Blake Konrardy on the insurtech ecosystem in the US
” I expect more insurtech companies will focus on true disruption“
Blake Konrardy, Vice President of Product at Kin
Insurance Innovators spoke to Blake Konrardy on the growth of insurtechs in the US insurance market and how collaboration may play a crucial role.
Tell us a bit about Kin and how you are disrupting the industry?
B.K. Kin is a home insurance technology company that provides affordable coverage to homeowners in catastrophe-prone regions. We leverage thousands of property data points to customize coverage and prices through a super simple user experience. We take care of the complexity of home insurance so the customer doesn’t have to.
Whereas legacy carriers often neglect catastrophe-prone markets like Florida and California, we focus on serving these regions. These areas have the biggest challenges with insurance supply, but we can successfully service these areas because of our advanced data and granular underwriting.
One other point worth noting: Kin is a full-stack carrier, meaning we have both the tech platform as well as the insurance carrier. This allows us to own the customer experience from beginning to end and make it consistently exceptional. There is no middleman or “You’ll have to talk to the carrier about that.” It’s also more efficient than an agency model, allowing us to pass savings on to customers. And we can roll out new insurance products at our own (very fast) pace.
How is Kin using technology to enhance the lives and experiences of its customers?
B.K. Technology enhances every part of the customer journey at Kin. As much as I personally love insurance, I realize the average consumer wants to spend as little time dealing with it as possible. That’s why we built out an incredibly simple quote and purchase experience that can be completed fully online in under five minutes. For most properties, we get enough data in the background that the customer only needs to answer one or two questions about how they use their home and what coverage they would like to purchase.
For example, we get aerial imagery of the home that allows us to determine the type of roof and the general condition it’s in. This is not only faster but more accurate than trying to explain to a customer the difference between a hip roof and gable roof or 3-tab shingle and architectural shingle.
Technology also improves the claims experience. Customers can notify Kin of claims via text or call. After a catastrophe like a hurricane, we leverage aerial imagery of the area and drones to assess the damage and resolve claims quickly.
What does customer-centricity really mean to you and how does this manifest in the work Kin is doing?
B.K. Customer-centricity to me means putting myself in the shoes of the customer, understanding what is most important to them, and making that most important to me. I always want to understand the customer’s problem before trying to come up with a tech solution.
To this end, we realize that homeowners insurance in Florida is complicated, and many customers are not yet comfortable making coverage decisions without talking to someone. That is why we integrated our simple customer interface with our internal agent view, allowing a customer to seamlessly transition from online self-service to agent service. This allows customers to move at their own speed.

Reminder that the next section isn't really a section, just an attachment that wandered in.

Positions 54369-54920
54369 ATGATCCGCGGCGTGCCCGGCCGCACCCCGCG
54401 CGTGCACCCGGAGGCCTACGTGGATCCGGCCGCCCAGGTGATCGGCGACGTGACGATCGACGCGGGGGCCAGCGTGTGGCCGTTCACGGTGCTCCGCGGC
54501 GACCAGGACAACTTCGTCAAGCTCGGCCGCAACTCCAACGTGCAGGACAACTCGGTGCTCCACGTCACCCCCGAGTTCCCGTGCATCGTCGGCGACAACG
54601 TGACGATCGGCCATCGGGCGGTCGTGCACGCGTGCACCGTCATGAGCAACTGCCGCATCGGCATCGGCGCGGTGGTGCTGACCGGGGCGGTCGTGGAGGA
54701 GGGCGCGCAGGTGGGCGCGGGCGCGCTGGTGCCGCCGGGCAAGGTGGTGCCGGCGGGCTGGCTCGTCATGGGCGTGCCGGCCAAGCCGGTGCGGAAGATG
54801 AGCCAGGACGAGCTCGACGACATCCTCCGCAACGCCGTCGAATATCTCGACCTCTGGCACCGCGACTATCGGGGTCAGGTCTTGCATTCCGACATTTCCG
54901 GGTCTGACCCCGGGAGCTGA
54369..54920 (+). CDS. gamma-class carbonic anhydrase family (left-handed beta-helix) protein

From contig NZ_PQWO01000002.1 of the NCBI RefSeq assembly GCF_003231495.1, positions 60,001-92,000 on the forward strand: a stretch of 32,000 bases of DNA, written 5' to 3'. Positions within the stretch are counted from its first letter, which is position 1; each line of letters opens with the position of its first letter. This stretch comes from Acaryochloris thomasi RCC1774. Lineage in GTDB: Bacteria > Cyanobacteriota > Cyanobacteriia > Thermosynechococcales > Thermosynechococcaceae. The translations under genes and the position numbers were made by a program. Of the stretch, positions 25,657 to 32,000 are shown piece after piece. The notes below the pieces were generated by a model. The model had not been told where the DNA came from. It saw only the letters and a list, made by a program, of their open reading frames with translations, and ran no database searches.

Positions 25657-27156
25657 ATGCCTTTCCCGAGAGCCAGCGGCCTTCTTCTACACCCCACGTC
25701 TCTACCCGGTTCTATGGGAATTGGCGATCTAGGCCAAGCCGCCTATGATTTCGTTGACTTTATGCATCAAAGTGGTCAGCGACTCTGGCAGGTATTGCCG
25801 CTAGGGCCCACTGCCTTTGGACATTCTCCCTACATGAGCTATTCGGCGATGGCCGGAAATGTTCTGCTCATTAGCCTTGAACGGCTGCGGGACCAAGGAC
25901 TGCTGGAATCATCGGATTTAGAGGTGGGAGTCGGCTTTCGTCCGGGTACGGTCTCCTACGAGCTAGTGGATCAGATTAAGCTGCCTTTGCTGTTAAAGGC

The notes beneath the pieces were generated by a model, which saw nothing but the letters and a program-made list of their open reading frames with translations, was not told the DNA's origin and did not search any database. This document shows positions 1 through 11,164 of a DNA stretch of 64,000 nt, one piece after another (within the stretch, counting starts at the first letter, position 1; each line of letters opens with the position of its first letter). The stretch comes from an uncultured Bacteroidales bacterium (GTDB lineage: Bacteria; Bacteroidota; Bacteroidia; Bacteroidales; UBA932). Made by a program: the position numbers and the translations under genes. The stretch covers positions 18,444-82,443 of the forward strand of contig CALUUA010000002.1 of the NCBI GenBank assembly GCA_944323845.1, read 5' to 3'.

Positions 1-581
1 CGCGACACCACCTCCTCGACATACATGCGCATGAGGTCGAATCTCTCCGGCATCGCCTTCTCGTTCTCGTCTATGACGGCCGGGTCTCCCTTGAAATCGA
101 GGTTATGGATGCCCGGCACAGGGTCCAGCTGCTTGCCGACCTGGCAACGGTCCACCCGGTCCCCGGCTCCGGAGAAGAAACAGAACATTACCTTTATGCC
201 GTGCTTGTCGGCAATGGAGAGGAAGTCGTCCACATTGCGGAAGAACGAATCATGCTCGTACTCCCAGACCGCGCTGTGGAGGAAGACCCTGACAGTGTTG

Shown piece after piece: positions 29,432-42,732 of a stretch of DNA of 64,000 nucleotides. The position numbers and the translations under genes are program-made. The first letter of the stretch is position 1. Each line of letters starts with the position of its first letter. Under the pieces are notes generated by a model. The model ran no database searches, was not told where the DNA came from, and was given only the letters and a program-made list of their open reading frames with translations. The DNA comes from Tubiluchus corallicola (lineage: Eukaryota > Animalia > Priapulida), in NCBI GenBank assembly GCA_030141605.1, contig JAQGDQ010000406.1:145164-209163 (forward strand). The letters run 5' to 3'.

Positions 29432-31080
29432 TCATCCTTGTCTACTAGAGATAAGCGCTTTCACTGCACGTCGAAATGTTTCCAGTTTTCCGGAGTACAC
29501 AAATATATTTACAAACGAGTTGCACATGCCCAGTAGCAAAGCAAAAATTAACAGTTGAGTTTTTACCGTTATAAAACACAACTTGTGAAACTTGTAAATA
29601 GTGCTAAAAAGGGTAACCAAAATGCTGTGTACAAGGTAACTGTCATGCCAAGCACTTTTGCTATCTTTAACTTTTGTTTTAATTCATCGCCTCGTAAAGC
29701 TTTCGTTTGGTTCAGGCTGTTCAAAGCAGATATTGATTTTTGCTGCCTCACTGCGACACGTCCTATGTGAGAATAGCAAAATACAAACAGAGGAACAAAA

How do you see the role of insurtech evolving in the US insurance market??
B.K. Currently, a large portion of the insurtech ecosystem is focused on helping modernize traditional insurance carriers by transitioning off their legacy systems. While this is a logical step to make these companies more efficient, it is not transformative change.
Moving forward, I expect more insurtech companies will focus on true disruption by taking control of the end-to-end customer experience with their own carriers and integrating across other industries and points of sale. For example, an auto insurance company may also offer transportation services, and a home insurance company may offer warranty and repair services.
To what extent is collaboration crucial to future success (both from the perspective of incumbents and insurtechs) in the insurance industry?
B.K. Insurance companies today have some combination of a deep relationship with customers, innovative technology, operating efficiency, and capital. No one has all of them. This is where collaboration is needed. Incumbents need support to transform from legacy carriers into tech companies. Startups need capital and scale to achieve operating efficiency. Ultimately, the companies that can do all of these in-house will be the most successful, but until then, cross-company collaboration is needed.
Longer-term, the most valuable collaboration will be between insurers and other points of sale.
What does 2020 hold for Kin?
B.K. 2019 was a foundational year for Kin. We launched our insurance carrier in Florida, complete with our own policy admin system and customer-facing app. 2020 will be focused on rapid growth. We will ramp up our marketing to go deeper in existing channels as well as expand to new ones. We will also continue to add new insurance products like HO-6 (condo) and DP-3 (rental homes).
Given the changing climate and increased rate of catastrophes, we plan to double-down on our goal to support catastrophe-prone areas that are exposed to wildfire or hurricane risk and will focus our expansion in those areas.